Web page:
There are four fundamental forces that describe all known interactions in the universe: gravity; electromagnetism; the weak interaction; and the strong interaction, which is the topic of our research. The strong force binds quarks into hadrons such as protons and neutrons, which in turn form the nuclei of atoms, making up more than 99% of all the known matter in the universe.
Normally, the strong interaction binds quarks so tightly that they never escape from within hadrons. However, at temperatures greater than the deconfining temperature, TC (which is several trillion Celsius!) it undergoes a substantial change in character, becoming considerably weaker, and quarks become “free”. This new phase of matter is called the “quark-gluon plasma” (QGP) and is presumed to have occurred in the first few microseconds after the Big Bang. Despite the QGP being crucial to the development of the Universe (it was born in this state!) it is poorly understood.
Physicists re-create a mini-version of the QGP by colliding large nuclei (such as gold or lead) in particle accelerators at virtually the speed of light. These experiments have been performed in the Large Hadron Collider at CERN and at the Brookhaven National Laboratory in the USA. The region of QGP created in these experiments is incredibly small – just the size of the colliding nuclei. The QGP “fireball” formed expands and cools very rapidly, quickly returning to normal matter where quarks are tightly bound inside hadrons.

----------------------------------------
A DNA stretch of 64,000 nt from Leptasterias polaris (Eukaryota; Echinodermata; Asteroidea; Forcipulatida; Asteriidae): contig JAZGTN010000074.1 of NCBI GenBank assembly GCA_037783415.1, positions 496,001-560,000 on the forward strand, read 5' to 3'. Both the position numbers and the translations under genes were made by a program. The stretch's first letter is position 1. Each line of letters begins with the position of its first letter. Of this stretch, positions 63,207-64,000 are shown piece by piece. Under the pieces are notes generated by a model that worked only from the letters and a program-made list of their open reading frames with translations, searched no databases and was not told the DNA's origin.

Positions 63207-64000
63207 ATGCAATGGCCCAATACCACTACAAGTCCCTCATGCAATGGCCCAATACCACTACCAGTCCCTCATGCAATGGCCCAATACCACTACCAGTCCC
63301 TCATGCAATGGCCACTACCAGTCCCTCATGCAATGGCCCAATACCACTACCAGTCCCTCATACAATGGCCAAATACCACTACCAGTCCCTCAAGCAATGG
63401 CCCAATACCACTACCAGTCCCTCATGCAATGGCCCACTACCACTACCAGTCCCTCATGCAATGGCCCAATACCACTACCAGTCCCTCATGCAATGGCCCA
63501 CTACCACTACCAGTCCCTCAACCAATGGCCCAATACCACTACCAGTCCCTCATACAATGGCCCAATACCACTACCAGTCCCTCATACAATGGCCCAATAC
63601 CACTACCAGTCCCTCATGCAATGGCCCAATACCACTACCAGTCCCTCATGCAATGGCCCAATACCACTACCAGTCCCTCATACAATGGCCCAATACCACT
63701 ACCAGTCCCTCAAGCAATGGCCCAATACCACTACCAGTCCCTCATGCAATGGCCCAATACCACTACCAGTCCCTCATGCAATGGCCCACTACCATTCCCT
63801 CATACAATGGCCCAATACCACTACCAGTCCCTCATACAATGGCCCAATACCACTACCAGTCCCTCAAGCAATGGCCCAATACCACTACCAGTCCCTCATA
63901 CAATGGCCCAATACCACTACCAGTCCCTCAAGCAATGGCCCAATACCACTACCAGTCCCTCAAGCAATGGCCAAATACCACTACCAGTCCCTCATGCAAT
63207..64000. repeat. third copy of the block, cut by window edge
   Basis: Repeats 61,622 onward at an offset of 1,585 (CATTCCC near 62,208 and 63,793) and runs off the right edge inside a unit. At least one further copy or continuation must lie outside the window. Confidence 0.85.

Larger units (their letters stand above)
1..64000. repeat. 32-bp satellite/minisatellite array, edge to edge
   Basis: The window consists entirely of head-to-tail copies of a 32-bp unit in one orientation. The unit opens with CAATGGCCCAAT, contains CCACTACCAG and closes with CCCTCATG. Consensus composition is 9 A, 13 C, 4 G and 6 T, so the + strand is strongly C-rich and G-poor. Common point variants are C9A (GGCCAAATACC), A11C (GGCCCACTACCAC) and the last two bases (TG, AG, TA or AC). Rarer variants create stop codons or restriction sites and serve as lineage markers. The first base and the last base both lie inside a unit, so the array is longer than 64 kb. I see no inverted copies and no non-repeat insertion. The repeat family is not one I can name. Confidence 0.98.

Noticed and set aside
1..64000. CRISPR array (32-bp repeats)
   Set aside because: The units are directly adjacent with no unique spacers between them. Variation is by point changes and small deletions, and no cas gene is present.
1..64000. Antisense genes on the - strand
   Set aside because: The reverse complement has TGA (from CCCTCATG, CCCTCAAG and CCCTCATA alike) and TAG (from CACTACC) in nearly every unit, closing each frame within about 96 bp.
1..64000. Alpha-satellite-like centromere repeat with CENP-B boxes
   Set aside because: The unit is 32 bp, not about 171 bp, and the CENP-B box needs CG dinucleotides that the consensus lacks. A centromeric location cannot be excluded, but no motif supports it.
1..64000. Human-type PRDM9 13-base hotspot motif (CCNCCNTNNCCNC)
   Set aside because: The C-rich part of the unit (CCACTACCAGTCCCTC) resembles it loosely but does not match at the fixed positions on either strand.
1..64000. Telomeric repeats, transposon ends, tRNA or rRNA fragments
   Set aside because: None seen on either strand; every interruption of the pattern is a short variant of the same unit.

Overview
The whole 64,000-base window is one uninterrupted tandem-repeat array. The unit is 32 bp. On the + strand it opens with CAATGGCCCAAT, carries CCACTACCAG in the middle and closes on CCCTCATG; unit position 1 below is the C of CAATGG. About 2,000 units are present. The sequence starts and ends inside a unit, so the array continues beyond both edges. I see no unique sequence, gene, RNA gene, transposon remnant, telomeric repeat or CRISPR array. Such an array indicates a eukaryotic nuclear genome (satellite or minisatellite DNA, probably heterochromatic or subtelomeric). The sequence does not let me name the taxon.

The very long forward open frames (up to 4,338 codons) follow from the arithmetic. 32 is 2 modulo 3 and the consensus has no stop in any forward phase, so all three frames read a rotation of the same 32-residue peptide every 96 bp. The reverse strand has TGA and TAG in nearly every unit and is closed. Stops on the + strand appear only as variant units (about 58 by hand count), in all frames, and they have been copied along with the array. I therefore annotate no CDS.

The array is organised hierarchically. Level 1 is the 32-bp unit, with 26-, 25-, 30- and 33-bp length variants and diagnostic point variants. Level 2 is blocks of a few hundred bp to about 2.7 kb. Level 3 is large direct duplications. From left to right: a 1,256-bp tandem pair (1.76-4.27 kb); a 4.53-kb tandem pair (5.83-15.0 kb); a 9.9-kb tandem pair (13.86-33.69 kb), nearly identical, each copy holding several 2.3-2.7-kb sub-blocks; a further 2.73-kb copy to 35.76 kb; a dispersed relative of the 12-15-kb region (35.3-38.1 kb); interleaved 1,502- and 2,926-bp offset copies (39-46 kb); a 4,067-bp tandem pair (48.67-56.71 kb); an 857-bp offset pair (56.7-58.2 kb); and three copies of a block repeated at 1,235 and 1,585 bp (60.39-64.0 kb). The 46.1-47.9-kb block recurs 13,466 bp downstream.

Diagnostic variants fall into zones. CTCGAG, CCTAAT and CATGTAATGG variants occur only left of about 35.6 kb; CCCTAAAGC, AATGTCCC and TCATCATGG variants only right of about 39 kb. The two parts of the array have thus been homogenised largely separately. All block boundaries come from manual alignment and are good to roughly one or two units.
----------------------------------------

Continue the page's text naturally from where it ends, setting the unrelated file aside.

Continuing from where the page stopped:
Most hadrons melt in the QGP meaning that the quarks that were inside them become free, like satellites escaping the earth’s gravity. However it was proposed 30 years ago that some, heavy “mesons” may remain bound up to quite high temperatures. Our collaboration has calculated the spectral functions of these bottomonium mesons (comprised of two bottom quarks) and we show the results above. Each pane has the results from two nearby temperatures, with the coldest pair in the top-left, and the hottest bottom-right. The strong peak at around 9.5 GeV shows a bound state which gets weaker as the temperatures increase, but remains in existence up to around 2TC. This confirms the decades-old hypothesis that these mesons do not melt as soon as the QGP is formed, and that measuring their features is an effective way of determining the system’s temperature, i.e. they can be used as a “thermometer” of the QGP.